Mexico Celebrates its Centennial and Bicentennial
Written By: Allan Wall | Posted: Monday, September 27th, 2010
This year, 2010, Mexico is celebrating both its bicentennial and its centennial. This may seem rather puzzling to those unfamiliar with Mexico's complex history. What is being celebrated? How can 2010 be both a centennial and a bicentennial? In Mexican history, the Independence struggle and the Revolution are two separate historical periods, separated by about a hundred years. So this year, the country celebrates the bicentennial of the former and the centennial of the latter. The Mexican Revolution began 100 years ago, on November 20th, 1910. Simultaneously the country is celebrating 200 years of independence. Well, sort of. Actually Mexico did not become independent until 1821. But the independence movement began in September of 1810. Well, sort of. Actually what began in 1810 was not at first an independence movement, but it became an independence movement later. The movement began as an uprising against the Spaniards.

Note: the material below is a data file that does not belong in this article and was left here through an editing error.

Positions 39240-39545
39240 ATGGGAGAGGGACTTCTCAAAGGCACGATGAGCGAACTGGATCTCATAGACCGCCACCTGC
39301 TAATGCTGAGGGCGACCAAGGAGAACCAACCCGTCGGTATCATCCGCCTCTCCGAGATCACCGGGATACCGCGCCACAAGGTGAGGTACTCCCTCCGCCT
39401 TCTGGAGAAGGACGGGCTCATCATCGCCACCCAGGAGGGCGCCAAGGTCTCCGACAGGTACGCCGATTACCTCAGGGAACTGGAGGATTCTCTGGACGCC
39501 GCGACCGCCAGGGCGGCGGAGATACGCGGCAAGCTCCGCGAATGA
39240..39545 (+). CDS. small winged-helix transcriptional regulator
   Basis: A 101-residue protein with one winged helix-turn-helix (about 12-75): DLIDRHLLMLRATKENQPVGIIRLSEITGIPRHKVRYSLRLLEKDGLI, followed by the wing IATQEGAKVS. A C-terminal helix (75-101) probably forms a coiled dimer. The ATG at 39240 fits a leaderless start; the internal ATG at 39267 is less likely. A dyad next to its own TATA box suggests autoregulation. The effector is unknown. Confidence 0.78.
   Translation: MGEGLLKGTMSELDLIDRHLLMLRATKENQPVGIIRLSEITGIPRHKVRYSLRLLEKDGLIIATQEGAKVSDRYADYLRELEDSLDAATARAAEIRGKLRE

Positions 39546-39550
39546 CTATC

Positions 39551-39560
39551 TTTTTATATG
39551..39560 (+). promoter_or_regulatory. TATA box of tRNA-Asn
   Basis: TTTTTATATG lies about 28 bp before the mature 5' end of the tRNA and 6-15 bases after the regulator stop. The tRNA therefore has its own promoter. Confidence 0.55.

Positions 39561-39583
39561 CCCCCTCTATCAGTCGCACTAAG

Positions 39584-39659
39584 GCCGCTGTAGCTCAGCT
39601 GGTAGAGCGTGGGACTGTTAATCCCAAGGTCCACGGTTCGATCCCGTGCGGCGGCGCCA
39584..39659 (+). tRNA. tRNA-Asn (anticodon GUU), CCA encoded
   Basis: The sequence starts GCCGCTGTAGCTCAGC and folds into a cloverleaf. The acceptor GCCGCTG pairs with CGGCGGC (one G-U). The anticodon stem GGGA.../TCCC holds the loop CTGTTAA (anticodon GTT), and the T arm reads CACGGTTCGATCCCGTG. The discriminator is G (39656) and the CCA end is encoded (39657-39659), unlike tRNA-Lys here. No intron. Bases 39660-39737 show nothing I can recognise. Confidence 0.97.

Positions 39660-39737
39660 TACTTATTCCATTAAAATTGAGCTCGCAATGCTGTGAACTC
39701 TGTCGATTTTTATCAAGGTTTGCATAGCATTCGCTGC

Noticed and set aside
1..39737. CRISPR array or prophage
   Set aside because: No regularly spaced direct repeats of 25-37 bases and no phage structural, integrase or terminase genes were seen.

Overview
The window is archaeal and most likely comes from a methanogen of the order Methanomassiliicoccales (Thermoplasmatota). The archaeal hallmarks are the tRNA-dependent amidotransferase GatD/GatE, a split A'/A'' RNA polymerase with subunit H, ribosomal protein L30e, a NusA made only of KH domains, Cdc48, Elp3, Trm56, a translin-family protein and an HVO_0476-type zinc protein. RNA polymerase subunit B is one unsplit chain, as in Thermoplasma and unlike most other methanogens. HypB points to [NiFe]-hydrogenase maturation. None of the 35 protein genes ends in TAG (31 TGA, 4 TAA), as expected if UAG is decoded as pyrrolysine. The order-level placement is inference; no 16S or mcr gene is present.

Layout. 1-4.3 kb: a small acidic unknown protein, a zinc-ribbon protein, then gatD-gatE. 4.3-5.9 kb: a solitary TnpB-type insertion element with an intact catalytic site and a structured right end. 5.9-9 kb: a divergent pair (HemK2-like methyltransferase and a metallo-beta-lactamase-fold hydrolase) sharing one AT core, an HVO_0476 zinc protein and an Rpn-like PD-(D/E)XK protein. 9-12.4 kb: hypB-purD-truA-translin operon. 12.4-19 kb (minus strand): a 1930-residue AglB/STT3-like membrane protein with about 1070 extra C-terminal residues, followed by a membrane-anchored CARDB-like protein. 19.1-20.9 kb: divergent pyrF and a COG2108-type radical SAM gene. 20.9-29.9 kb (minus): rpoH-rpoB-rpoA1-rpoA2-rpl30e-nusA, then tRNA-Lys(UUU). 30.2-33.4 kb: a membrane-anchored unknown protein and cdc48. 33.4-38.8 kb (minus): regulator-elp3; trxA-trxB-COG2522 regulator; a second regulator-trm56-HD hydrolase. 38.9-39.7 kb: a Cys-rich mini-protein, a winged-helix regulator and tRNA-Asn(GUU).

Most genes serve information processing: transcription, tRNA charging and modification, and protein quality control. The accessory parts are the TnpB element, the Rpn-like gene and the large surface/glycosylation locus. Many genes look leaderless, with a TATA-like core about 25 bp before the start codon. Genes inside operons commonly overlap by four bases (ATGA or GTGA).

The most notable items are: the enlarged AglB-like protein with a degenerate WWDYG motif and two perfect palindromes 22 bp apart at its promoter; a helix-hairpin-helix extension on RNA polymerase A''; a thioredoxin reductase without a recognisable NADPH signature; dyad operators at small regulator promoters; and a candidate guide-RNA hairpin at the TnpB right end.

Well, sort of. Actually, in 1810, Spain itself was not independent, as it had been conquered two years earlier by Napoleon, who put his brother on the throne. That left the Spanish Empire in a power vacuum, which began to be filled by movements in the colonies to take control. This set in motion the eventual loss of all Spain's mainland colonies in North and South America, by 1829. That also explains why Mexico is not the only Latin American country celebrating its independence in these years. In 2010, Colombia, Venezuela, Chile and Argentina also celebrate bicentennials.
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